Heberden’s nodes occur as bony swelling that forms on the hands in osteoarthritis patients. They can be easily identified, as they appear on the interphalangeal joints closest to the fingertips. They are considered unsightly and unusual manifestations but do not pose any infectious risk, as they are simply extra bony growths part of the degenerative disease.
Heberden’s nodes have a direct correlation with osteoarthritis, a degenerative bone disease that typically affects the spine, knees, hips or fingers. In this condition, joints usually cushioned by spongy cartilage on the bone surface become worn out due to constant use. Osteoarthrosis is a disease that comes with aging, and years of wear-and-tear on the joints can lead to the condition. Also, injury to a particular joint can lead to the premature development of osteoarthrosis in that joint.
This degenerative joint condition can cause the bones in the hand to swell and develop a general crookedness of the finger joints as the cartilage wears away. This process strips the finger joints of their protection, allowing for bone on bone contact. When this occurs, it destroys the existing bone and leads to significant pain as the bones begin to rub together. New bone formation occurs as a result of this increased stress on the finger joints, which grow alongside existing bone forming nodes. When fully formed, nodes are present, and the patients often have stiff restricting movement, a sign of advanced osteoarthritis.
The presence of heberden nodes signifies that severe osteoarthritis is present. When viewed up close, the finger may appear twisted or crooked due to node formation. Tiny bone outgrowths may extend from the knuckle closest to the fingernail. It is important to note that due to the advanced nature and restricted moment caused by heberden’s nodes on the finger, a patient may not complain of any symptoms, as they have learned not to overuse the hands over time. The following are expected symptoms of heberden’s nodes:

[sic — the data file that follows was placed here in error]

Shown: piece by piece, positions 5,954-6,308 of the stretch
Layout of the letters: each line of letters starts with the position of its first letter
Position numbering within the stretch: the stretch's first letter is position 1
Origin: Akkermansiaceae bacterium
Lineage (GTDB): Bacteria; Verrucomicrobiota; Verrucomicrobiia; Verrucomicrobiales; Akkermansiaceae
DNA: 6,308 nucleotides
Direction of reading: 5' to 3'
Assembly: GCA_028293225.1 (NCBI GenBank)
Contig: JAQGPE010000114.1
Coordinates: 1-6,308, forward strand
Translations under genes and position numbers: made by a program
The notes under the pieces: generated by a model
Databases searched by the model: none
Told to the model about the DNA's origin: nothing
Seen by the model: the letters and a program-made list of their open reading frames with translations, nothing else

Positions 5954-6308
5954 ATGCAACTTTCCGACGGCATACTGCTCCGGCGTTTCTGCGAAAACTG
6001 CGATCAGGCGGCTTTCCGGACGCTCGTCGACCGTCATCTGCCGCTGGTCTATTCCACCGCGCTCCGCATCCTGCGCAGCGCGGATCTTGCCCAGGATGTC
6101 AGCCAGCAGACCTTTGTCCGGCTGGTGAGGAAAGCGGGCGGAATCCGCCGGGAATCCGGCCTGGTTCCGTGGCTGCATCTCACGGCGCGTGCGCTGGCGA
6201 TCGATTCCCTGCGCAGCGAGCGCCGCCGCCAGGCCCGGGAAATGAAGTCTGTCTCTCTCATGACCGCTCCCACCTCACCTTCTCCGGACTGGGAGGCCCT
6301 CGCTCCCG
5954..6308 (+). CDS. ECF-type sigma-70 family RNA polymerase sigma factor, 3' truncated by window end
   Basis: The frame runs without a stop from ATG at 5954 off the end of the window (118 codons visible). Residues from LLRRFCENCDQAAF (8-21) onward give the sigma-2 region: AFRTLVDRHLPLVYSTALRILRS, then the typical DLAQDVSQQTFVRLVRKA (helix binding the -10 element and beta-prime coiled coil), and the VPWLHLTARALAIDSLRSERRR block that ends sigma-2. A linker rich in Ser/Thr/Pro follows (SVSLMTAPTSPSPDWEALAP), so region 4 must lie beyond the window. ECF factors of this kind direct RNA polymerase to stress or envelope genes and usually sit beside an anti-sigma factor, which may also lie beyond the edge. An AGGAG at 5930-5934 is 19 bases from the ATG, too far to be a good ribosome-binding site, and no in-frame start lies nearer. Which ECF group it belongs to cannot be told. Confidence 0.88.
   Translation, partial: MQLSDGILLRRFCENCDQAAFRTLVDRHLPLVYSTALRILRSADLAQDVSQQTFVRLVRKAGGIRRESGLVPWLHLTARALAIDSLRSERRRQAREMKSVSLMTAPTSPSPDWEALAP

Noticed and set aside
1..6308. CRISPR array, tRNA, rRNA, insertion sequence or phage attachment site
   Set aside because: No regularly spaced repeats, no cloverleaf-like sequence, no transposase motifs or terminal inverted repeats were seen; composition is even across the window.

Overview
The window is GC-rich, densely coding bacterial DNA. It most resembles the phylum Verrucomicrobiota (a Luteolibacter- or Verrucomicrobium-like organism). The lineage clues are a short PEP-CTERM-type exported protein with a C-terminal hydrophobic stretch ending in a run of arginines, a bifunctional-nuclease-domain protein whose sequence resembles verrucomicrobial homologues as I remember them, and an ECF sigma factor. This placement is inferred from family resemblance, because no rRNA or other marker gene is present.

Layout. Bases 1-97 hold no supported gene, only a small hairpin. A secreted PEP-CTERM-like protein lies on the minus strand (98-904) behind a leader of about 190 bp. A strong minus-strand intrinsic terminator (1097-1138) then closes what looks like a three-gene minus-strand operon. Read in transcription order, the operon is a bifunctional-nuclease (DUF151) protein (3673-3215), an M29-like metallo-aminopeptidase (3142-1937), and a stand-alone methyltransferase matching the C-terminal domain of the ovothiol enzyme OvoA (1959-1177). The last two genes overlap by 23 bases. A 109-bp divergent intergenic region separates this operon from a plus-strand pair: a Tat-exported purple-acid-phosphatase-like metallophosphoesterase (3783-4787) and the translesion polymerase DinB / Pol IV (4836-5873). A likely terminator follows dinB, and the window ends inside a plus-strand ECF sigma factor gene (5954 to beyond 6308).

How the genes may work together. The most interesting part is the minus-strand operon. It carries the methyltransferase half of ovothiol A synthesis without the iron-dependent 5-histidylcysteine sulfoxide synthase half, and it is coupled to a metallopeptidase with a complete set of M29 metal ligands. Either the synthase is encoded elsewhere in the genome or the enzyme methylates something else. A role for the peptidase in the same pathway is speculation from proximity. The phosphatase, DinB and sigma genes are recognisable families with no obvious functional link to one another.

Unfortunately, heberden’s nodes are part of osteoarthritis, which his incurable. Symptomatic treatment is the only effective treatment for this condition, which involves pain relief and joint function restoration if possible. Treatment will likely depend on the patient’s own personal medical history and current medication. The following are some of the most widely used treatment methods proved to help osteoarthritis patients.
Lifestyle changes: Exercise is considered one of the most effective treatments for osteoarthritis, as physical activity helps reduce pain and improve strength and flexibility. It is important to see a doctor first to gauge the level of exercise appropriate for you, as osteoarthritis patients may fall easily and are prone to bone fractures. Occupational therapy or physical therapy may also help increase the range of motion and control pain. Losing excess weight will also reduce unnecessary stress on weight bearing joints.
Medications: The most common medication utilized in osteoarthritis patients are non-steroidal anti-inflammatory drugs, or NSAIDs. They help relieve pain and reduce inflammation that can occur in joints with minimal side effects. It is important to note that chronic NSAIDs use has been associated with heart failure, kidney damage, and intestinal bleeding. Examples of NSAIDs include Advil (ibuprofen) and naproxen.
Surgery: When lifestyle change and medication use is not sufficient, the only solution is surgical intervention. Surgery is often considered the last resort for treatment of osteoarthritis. This may include joint reconstruction or the removal of bone growths.